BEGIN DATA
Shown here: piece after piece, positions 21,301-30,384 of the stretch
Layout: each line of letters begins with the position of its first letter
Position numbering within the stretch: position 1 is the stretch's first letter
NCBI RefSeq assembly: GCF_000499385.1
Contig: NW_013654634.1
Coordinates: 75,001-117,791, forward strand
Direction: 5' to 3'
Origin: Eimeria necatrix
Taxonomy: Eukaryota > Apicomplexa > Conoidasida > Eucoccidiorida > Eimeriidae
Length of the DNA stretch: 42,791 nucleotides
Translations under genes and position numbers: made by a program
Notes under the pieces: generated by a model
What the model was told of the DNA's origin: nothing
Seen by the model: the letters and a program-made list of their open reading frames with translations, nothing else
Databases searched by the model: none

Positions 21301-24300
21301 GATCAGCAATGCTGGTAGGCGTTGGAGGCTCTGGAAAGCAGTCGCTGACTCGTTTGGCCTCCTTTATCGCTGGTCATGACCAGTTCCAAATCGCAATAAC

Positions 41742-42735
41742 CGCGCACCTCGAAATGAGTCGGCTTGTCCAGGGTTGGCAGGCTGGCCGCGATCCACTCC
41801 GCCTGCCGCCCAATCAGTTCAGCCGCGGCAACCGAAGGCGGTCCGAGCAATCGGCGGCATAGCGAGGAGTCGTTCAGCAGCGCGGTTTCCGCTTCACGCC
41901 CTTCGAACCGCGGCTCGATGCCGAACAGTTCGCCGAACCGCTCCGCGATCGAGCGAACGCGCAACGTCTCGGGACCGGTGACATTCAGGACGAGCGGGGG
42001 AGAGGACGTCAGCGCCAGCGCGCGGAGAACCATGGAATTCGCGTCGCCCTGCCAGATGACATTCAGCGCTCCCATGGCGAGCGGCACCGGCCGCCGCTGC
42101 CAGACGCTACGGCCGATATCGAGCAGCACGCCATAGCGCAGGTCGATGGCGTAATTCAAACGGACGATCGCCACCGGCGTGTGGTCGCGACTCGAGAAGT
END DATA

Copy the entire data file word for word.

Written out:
Shown here: piece after piece, positions 21,301-30,384 of the stretch
Layout: each line of letters begins with the position of its first letter
Position numbering within the stretch: position 1 is the stretch's first letter
NCBI RefSeq assembly: GCF_000499385.1
Contig: NW_013654634.1
Coordinates: 75,001-117,791, forward strand
Direction: 5' to 3'
Origin: Eimeria necatrix
Taxonomy: Eukaryota > Apicomplexa > Conoidasida > Eucoccidiorida > Eimeriidae
Length of the DNA stretch: 42,791 nucleotides
Translations under genes and position numbers: made by a program
Notes under the pieces: generated by a model
What the model was told of the DNA's origin: nothing
Seen by the model: the letters and a program-made list of their open reading frames with translations, nothing else
Databases searched by the model: none

Positions 21301-24300
21301 GATCAGCAATGCTGGTAGGCGTTGGAGGCTCTGGAAAGCAGTCGCTGACTCGTTTGGCCTCCTTTATCGCTGGTCATGACCAGTTCCAAATCGCAATAAC

Positions 41742-42735
41742 CGCGCACCTCGAAATGAGTCGGCTTGTCCAGGGTTGGCAGGCTGGCCGCGATCCACTCC
41801 GCCTGCCGCCCAATCAGTTCAGCCGCGGCAACCGAAGGCGGTCCGAGCAATCGGCGGCATAGCGAGGAGTCGTTCAGCAGCGCGGTTTCCGCTTCACGCC
41901 CTTCGAACCGCGGCTCGATGCCGAACAGTTCGCCGAACCGCTCCGCGATCGAGCGAACGCGCAACGTCTCGGGACCGGTGACATTCAGGACGAGCGGGGG
42001 AGAGGACGTCAGCGCCAGCGCGCGGAGAACCATGGAATTCGCGTCGCCCTGCCAGATGACATTCAGCGCTCCCATGGCGAGCGGCACCGGCCGCCGCTGC
42101 CAGACGCTACGGCCGATATCGAGCAGCACGCCATAGCGCAGGTCGATGGCGTAATTCAAACGGACGATCGCCACCGGCGTGTGGTCGCGACTCGAGAAGT